Feeds

Man sues over chatroom humiliation

AOL failed to stop abuse, claims 'victim'

SANS - Survey on application security programs

An Ohio man who claims that he was humiliated by two other participants in an AOL chatroom has sued the two men for causing emotional distress and the ISP for failing to stop the alleged abuse, according to a report from Law.com.

The case, which is due for a hearing in an Ohio court today, is said to be the first of its kind.

According to Law.com, Medina County resident George Gillespie sued Mike Marlowe of Alabama and Bob Charpentier of Oregon after the two men began teasing him online.

Reports suggest that the teasing then ventured out of the chat room and into the real world, with Marlowe travelling from Alabama to Ohio in order to disrupt Gillespie’s mail service by handing a change-of-address form into a post office.

Other reports suggest that Gillespie was himself indulging in a little “banter” in the chatroom, making fun of Charpentier’s girlfriend, and posting a picture of Charpentier’s home online.

"This guy is just a character, and his BS finally caught up with him," Charpentier told the Akron Beacon Journal. "This lawsuit is just another form of harassment."

"I'm so flabbergasted with this because this has been blown out of proportion," Marlowe told Law.com. "We just made fun of the guy."

AOL has not commented on the action, other than to point out that it has a code of conduct governing the behaviour of its members, and that this is strictly enforced.

Commentators are sceptical as to the likely success of the action.

In the US, ISPs such as AOL are generally immune from liability under a provision in the Communications Decency Act which grants immunity from suit to those who provide material on the internet that was written by others. While most of the Communications Decency Act has been struck down as unconstitutional, this provision survives.

It is also very difficult to show that postings online have caused harm.

Most of the US cases in this area relate to defamation actions. In one recent case, the Delaware Supreme Court reversed a lower court ruling that a council official, suing over remarks posted online by an unknown blogger, could force the blogger’s ISP to reveal his identity. The official first had to prove that the remarks were capable of a defamatory meaning – which he failed to do, according to Chief Justice Myron Steele.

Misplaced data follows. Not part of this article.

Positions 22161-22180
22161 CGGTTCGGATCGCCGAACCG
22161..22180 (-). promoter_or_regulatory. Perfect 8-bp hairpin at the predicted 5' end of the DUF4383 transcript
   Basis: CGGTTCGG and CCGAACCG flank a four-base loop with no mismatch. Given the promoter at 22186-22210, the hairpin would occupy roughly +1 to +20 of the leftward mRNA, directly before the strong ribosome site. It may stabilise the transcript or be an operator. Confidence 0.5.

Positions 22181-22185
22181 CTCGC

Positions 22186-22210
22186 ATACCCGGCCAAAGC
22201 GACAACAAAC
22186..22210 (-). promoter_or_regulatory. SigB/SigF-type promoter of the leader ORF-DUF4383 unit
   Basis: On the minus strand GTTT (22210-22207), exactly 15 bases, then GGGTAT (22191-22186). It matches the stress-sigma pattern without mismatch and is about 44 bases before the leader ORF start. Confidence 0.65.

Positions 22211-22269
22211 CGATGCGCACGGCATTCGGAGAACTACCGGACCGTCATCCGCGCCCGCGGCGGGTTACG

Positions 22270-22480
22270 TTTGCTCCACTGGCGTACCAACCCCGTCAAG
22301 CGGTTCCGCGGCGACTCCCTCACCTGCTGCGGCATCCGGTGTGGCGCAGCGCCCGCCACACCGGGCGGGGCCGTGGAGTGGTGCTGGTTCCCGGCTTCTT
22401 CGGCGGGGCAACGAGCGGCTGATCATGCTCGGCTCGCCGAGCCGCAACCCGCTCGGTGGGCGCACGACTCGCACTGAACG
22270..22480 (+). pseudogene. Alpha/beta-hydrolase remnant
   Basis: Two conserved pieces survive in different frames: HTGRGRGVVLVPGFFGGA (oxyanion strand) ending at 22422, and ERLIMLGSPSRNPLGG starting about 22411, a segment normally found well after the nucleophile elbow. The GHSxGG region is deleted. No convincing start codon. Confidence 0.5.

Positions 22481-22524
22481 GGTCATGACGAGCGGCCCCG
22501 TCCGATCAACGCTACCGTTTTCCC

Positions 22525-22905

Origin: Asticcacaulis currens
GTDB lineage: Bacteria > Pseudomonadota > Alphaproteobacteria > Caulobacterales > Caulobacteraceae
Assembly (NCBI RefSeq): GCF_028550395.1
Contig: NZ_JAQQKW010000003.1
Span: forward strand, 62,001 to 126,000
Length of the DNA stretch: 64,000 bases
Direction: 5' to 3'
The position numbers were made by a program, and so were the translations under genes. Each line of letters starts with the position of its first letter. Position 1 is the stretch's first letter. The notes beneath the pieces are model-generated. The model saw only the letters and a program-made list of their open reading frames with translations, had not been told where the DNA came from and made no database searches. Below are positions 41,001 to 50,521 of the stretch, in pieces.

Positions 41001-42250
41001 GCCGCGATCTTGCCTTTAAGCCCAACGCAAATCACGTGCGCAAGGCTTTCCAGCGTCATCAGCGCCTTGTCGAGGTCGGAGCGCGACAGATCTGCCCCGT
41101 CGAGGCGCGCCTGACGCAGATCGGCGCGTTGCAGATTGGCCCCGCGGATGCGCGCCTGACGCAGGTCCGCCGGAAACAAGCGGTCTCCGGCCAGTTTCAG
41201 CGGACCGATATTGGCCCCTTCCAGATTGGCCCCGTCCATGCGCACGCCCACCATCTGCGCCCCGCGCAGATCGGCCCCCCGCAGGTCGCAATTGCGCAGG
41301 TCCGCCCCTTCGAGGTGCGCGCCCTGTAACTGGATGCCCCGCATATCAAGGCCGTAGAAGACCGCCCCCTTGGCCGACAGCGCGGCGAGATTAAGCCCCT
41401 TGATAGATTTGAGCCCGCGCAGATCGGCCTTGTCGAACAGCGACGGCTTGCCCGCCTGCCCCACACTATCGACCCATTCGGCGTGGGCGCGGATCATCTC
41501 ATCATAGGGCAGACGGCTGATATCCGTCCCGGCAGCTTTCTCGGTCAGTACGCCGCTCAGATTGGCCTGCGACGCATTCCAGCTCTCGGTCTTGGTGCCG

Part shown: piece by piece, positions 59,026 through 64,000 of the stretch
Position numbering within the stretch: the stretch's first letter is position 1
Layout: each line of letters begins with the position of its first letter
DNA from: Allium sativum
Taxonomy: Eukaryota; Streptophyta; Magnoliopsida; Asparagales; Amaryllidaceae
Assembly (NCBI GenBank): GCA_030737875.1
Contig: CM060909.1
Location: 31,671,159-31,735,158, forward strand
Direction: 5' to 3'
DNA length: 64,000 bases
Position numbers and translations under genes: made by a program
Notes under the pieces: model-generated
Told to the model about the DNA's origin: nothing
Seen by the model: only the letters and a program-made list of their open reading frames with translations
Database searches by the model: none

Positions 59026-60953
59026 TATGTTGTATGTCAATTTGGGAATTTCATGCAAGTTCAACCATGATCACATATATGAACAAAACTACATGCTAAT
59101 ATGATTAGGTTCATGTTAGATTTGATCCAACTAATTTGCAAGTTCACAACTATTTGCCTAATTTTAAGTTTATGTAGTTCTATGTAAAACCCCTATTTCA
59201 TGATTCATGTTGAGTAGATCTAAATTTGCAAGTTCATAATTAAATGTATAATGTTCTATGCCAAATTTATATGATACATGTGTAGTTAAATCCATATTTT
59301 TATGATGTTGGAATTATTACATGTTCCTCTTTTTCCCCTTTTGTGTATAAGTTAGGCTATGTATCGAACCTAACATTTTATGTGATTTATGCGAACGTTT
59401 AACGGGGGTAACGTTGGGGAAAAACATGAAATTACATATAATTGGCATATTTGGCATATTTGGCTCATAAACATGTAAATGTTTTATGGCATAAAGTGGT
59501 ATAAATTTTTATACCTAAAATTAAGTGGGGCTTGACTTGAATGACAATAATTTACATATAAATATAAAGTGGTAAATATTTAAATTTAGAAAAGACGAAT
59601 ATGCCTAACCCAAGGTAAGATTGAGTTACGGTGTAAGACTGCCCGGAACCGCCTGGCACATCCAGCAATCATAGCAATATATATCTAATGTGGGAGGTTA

“Blogs and chat rooms tend to be vehicles for the expression of opinions; by their very nature, they are not a source of facts or data upon which a reasonable person would rely,” wrote the Chief Justice. He added that plaintiffs harmed by a blog have an instant remedy available: blogging themselves.

OUT-LAW.COM is part of international law firm Pinsent Masons.

3 Big data security analytics techniques

More from The Register

next story
Dropbox defends fantastically badly timed Condoleezza Rice appointment
'Nothing is going to change with Dr. Rice's appointment,' file sharer promises
Audio fans, prepare yourself for the Second Coming ... of Blu-ray
High Fidelity Pure Audio – is this what your ears have been waiting for?
MtGox chief Karpelès refuses to come to US for g-men's grilling
Bitcoin baron says he needs another lawyer for FinCEN chat
Record labels sue Pandora over vintage song royalties
Companies want payout on recordings made before 1972
Ex–Apple CEO John Sculley: Ousting Steve Jobs 'was a mistake'
Twenty-nine years later, post-Pepsi exec has flat-forehead moment
Number crunching suggests Yahoo! US is worth less than nothing
China and Japan holdings worth more than entire company
Zucker punched: Google gobbles Facebook-wooed Titan Aerospace
Up, up and away in my beautiful balloon flying broadband-bot
prev story

Whitepapers

Securing web applications made simple and scalable
In this whitepaper learn how automated security testing can provide a simple and scalable way to protect your web applications.
3 Big data security analytics techniques
Applying these Big Data security analytics techniques can help you make your business safer by detecting attacks early, before significant damage is done.
The benefits of software based PBX
Why you should break free from your proprietary PBX and how to leverage your existing server hardware.
Top three mobile application threats
Learn about three of the top mobile application security threats facing businesses today and recommendations on how to mitigate the risk.
Combat fraud and increase customer satisfaction
Based on their experience using HP ArcSight Enterprise Security Manager for IT security operations, Finansbank moved to HP ArcSight ESM for fraud management.